Endophytic Colonization of Flowering Dogwood (Cornus florida L.) and their Potential Applications
The existence of endophytic microorganisms (endophytes) has been known for over a century. Endophytes are generally defined as fungal and bacterial species existing within plants; their presence is not easily observed because host tissue colonization is internal and the infested tissues may remain asymptomatic. Many endophytes are known to produce bioactive metabolites which protect their plant hosts from various pests and pathogens. These bioactive metabolites also function in various agricultural and pharmaceutical applications ranging from biological control agents to chemotherapy treatments. The objectives of this study were to assess endophytic colonization in flowering dogwood (Cornus florida L.) plants by fungal and bacterial organisms, and determine their function as phytopathogens, biological control agents and assess their cytotoxicity based on their production of volatile compounds. Fungi and bacteria were isolated from various sections of the stems of flowering dogwood plants and cultured in nutrient media. Identification of the endophytes was based on morphological features and DNA analysis. Results from this study suggested that endophytes are not localized within the vascular tissue but are found at different sections of the stems. Some endophytes existed as latent pathogens and some were free living, producing secondary metabolites that may have medical or pharmaceutical applications. Gas Chromatography-Mass Spectrometry was used to assess the production of secondary metabolites by these endophytes. Some volatile compounds produced by these endophytes were effective in inhibiting tumor proliferation. The inhibition of tumor proliferation did not appear to be conserved across different cell lines; one endophyte, isolated was more effective on one cell line than on others.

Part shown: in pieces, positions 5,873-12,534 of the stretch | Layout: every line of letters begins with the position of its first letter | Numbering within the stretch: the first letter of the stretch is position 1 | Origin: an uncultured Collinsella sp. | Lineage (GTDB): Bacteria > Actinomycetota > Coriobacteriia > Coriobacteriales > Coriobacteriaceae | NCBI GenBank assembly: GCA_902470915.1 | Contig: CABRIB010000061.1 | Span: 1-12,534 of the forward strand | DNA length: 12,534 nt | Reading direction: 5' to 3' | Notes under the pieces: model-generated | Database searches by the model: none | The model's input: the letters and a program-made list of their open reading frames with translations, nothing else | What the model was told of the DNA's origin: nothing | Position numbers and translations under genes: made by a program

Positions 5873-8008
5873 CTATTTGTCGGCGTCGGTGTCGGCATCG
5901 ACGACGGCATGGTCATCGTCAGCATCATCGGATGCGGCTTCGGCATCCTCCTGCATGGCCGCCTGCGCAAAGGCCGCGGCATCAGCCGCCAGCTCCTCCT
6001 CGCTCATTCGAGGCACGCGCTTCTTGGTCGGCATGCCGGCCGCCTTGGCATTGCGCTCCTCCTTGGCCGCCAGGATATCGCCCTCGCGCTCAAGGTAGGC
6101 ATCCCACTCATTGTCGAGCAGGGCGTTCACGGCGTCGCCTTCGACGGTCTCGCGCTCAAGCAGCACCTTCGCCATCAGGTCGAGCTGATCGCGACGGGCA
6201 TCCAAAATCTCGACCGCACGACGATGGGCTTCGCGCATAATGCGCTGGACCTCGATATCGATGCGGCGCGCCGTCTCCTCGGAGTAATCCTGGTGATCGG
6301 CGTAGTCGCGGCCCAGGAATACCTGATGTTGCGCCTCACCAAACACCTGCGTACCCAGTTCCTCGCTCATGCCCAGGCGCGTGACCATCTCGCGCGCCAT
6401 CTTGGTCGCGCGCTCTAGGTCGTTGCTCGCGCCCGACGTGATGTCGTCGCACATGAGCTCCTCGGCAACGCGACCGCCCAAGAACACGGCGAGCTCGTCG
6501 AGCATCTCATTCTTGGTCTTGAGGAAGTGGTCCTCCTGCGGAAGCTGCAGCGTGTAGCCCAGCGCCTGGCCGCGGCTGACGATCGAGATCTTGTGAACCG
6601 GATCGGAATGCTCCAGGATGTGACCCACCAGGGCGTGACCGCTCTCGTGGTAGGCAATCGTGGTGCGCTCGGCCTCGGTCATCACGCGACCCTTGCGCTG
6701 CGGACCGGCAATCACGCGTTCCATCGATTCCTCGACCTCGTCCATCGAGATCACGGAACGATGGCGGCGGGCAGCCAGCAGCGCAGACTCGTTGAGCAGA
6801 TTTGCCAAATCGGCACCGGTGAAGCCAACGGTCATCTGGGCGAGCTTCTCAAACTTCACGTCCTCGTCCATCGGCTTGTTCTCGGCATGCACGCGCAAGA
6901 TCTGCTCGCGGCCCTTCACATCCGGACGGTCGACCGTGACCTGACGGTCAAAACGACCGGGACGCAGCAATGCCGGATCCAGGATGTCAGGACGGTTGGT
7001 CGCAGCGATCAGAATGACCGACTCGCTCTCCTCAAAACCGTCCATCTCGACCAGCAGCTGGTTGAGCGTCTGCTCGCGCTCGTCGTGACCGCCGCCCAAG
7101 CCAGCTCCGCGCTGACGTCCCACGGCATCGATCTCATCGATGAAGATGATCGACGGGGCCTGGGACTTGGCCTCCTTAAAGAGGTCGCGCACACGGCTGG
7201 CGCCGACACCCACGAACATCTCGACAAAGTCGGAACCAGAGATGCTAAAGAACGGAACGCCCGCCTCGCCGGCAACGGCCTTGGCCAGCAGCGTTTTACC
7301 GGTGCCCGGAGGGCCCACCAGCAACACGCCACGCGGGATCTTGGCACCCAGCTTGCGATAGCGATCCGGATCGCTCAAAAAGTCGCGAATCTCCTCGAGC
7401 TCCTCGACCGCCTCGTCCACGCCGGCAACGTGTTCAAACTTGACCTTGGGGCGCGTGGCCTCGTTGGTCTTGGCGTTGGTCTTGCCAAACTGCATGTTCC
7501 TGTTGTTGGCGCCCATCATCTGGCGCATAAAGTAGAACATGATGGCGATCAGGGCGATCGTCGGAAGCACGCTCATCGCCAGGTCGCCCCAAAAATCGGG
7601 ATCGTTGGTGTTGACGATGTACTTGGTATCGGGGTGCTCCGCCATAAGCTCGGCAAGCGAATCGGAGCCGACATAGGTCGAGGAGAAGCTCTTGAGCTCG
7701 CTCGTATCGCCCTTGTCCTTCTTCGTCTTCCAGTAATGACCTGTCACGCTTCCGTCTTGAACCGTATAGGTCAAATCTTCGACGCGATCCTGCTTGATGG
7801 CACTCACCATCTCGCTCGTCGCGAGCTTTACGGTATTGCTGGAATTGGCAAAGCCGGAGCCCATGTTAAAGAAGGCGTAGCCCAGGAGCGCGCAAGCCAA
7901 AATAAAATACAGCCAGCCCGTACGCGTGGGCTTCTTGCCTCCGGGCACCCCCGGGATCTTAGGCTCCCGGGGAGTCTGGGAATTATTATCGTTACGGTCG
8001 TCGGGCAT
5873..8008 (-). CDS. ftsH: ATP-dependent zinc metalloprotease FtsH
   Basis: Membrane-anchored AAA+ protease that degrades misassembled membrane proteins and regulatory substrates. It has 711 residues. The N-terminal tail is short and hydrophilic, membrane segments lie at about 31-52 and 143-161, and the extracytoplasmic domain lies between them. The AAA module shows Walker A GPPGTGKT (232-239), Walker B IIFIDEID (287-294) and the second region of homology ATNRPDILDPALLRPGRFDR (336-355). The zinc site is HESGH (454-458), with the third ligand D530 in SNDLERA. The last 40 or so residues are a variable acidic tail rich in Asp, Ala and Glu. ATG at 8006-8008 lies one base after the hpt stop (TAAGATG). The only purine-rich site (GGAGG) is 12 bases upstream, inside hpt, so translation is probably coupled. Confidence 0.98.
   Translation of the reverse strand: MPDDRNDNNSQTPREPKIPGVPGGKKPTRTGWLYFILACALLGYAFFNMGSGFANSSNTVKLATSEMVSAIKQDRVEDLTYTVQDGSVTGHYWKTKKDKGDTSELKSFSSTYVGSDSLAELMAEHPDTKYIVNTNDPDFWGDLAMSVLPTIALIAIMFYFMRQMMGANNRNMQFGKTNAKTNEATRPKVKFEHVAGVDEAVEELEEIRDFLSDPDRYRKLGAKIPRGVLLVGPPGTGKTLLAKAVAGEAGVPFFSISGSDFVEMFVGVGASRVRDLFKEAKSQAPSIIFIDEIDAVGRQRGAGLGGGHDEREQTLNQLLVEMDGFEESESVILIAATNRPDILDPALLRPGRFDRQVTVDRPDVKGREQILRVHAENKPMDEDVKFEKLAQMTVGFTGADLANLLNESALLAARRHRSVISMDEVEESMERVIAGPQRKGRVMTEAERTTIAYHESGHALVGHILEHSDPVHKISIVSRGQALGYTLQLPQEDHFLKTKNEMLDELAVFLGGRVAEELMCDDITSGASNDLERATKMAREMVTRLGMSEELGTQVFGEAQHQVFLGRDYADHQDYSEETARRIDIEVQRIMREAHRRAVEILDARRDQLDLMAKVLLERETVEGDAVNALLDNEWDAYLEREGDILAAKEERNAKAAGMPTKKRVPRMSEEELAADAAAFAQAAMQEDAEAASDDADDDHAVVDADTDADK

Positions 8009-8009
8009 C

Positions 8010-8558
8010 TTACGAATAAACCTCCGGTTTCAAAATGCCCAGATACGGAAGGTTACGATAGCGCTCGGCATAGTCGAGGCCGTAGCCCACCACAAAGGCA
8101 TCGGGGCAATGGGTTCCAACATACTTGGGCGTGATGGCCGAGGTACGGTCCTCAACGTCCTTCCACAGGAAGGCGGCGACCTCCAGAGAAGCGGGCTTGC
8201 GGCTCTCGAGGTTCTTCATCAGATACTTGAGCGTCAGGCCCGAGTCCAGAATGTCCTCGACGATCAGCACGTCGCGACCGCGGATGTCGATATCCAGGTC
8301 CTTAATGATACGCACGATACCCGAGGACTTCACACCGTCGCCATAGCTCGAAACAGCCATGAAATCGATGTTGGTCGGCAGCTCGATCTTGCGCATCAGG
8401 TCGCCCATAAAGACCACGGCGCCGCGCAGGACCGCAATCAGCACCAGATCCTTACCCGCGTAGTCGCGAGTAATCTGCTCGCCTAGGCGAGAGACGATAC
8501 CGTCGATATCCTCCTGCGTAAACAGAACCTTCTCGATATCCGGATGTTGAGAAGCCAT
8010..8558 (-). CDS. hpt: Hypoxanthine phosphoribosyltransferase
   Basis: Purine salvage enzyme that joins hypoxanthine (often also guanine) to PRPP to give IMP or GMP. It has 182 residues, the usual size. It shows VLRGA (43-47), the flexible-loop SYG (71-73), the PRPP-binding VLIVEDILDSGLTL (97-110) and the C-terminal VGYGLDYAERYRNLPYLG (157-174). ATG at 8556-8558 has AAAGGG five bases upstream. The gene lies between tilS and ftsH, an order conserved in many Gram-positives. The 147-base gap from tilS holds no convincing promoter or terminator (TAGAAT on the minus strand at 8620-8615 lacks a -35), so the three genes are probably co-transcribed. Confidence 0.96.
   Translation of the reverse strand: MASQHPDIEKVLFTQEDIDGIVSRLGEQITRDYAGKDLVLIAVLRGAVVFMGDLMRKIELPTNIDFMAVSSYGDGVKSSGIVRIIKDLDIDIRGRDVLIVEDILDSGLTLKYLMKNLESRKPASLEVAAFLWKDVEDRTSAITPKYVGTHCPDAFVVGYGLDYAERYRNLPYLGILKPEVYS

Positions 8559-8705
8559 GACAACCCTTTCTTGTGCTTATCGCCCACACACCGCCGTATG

"Endophytic Colonization of Flowering Dogwood (Cornus florida L.) and their Potential Applications"
ETD Collection for Tennessee State University.